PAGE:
Applying Ear Drops to Cats

By Ernest Ward, DVM

Medications, Treatment

November 19, 2008

Topical ear medications are often necessary to treat inflammatory or infectious ear conditions properly. Some cats will tolerate the administration of liquids or ointments in their ears while others may become fractious. Remember that your cat's ears may be painful and that even a gentle and passive cat may respond by struggling, biting or scratching. Until the medication begins to control the problem and ease the discomfort, you may need to wrap your cat securely in a towel or blanket in order to apply the medication.

"Your cat's ears may be painful and that even a gentle and passive cat may respond by struggling, biting or scratching."

Make sure you have carefully read the label and understand the prescription instructions, including the amount of medication you should apply, and then follow the step-by-step procedure below:

  • If the medication is refrigerated, you may be able to warm it up by placing the container in a bowl of warm water for a few minutes. Be sure to ask your veterinarian if this is acceptable before warming any medication. DO NOT MICROWAVE IT.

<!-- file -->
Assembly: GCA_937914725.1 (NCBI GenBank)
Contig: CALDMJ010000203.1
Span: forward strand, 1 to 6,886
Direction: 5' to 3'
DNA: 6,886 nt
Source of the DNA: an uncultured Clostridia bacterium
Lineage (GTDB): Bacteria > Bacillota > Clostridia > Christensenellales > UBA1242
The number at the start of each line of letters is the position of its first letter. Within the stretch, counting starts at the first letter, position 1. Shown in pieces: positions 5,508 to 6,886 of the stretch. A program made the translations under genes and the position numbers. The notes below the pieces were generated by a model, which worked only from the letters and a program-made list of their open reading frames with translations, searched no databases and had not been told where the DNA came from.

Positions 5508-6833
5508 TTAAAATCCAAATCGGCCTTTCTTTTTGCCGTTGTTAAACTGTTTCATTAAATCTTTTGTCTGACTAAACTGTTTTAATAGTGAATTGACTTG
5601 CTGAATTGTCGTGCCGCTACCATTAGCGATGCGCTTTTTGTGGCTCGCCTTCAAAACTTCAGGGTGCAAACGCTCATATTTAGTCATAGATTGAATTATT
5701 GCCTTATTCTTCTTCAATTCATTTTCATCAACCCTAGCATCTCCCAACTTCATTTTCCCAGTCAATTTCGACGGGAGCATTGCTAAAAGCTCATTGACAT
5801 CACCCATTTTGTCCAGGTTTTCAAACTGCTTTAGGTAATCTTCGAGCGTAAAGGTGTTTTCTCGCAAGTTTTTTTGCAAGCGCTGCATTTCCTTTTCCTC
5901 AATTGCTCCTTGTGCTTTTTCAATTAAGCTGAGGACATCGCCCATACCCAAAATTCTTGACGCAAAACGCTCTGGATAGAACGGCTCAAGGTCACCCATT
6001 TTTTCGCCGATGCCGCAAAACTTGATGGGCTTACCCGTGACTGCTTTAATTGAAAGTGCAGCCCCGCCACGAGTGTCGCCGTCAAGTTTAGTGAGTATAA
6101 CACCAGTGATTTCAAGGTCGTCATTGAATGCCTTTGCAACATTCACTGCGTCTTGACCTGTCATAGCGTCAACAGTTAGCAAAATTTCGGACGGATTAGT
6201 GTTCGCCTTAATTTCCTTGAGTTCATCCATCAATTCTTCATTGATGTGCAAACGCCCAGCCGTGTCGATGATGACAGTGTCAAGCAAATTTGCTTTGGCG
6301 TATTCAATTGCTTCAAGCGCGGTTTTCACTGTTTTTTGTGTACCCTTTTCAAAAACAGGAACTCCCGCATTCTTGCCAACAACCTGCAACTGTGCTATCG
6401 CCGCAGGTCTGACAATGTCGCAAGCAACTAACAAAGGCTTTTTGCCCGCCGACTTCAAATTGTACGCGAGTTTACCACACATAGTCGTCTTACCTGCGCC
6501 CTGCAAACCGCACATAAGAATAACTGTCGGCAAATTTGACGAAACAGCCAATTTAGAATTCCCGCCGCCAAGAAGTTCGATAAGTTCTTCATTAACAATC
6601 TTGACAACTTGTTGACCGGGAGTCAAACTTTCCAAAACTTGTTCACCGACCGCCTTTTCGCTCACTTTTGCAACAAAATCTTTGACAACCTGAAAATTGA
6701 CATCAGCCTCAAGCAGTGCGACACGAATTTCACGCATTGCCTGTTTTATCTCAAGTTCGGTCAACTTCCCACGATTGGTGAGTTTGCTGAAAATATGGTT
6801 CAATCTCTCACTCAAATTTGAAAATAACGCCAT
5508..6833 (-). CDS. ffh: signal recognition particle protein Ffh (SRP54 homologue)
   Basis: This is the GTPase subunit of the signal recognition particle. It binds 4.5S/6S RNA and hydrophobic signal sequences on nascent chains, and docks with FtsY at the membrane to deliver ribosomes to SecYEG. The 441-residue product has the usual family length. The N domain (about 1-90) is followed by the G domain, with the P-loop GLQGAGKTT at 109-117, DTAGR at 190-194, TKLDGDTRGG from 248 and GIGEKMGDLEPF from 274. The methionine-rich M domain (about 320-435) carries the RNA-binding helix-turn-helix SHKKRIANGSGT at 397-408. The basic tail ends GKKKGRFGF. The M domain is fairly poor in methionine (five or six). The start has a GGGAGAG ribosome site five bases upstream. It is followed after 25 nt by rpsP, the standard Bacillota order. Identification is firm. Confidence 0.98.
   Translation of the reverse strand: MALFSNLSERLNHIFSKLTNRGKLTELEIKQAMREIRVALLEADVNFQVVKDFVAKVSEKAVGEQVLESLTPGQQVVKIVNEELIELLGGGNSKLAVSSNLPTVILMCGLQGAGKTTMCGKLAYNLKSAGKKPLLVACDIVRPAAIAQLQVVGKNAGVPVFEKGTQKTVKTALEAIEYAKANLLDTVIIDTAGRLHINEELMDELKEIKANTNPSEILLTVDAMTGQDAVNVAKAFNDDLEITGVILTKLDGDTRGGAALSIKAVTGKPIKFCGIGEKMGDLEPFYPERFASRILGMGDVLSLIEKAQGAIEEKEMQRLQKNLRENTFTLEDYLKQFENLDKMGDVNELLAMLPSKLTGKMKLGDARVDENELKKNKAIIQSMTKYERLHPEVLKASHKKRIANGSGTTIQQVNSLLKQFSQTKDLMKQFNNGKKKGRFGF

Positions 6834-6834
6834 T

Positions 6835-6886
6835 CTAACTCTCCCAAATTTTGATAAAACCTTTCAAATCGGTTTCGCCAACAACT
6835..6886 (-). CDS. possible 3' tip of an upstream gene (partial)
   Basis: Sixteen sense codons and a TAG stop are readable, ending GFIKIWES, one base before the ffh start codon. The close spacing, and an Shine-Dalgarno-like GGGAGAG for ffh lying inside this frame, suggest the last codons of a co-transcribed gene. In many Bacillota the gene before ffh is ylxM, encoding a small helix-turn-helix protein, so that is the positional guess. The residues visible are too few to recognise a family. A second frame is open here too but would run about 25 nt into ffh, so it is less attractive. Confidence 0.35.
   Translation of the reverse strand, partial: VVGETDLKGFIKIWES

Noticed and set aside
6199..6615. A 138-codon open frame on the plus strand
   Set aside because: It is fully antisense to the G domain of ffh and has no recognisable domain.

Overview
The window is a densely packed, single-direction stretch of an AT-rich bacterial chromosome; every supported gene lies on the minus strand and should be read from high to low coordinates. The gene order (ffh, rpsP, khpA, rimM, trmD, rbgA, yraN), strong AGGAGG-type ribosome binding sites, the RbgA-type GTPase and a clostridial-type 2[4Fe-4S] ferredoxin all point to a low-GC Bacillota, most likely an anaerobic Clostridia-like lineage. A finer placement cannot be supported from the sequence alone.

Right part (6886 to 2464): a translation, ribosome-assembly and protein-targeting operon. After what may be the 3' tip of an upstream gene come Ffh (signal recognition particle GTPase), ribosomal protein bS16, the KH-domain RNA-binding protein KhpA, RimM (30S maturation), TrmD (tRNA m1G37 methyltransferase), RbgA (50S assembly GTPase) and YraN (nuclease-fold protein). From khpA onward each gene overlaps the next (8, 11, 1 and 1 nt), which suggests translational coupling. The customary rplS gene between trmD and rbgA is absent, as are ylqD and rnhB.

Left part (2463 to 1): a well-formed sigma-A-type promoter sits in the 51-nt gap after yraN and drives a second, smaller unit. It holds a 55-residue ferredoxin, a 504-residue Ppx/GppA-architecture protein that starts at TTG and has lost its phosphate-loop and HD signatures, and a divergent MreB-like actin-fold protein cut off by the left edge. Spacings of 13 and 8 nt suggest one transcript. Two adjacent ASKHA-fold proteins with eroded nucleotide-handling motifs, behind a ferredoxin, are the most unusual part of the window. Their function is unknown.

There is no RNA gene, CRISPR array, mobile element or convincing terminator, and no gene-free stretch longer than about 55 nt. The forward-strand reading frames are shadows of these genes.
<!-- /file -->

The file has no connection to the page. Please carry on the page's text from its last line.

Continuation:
• Hold the cat securely in your lap. It may be advisable to restrain the cat by wrapping it in a blanket or towel with only its head exposed. The first few times, it may be helpful to have someone else hold the wrapped cat while you apply the drops.
  • administering_ear_drops_to_your_catDraw up the liquid into the dropper, if necessary. Hold the applicator or bottle between the thumb and forefinger of your dominant hand.
  • Use the last two fingers of the hand holding the dropper or bottle to hold the tip of the ear.
  • Place your remaining hand under the cat's jaw to support the head.
  • Apply the prescribed dose of medication into the ear canal.
  • Gently massage the base of the ear in a circular motion. Be cautious and gentle. The cat may not allow you to do this. You should hear a "squishing" sound as you massage the medication deep into the ear canal.
  • Release the ear and let your cat shake its head. If the medication contains a wax solvent, it will dissolve the debris, which your pet will shake out of the ear. You may gently wipe out any accumulated debris from the ear flap with a tissue or ball of cotton.

REMEMBER THAT THE EAR MAY BE VERY PAINFUL AND THAT THE CAT MAY RESPOND BY SCRATCHING OR BITING.

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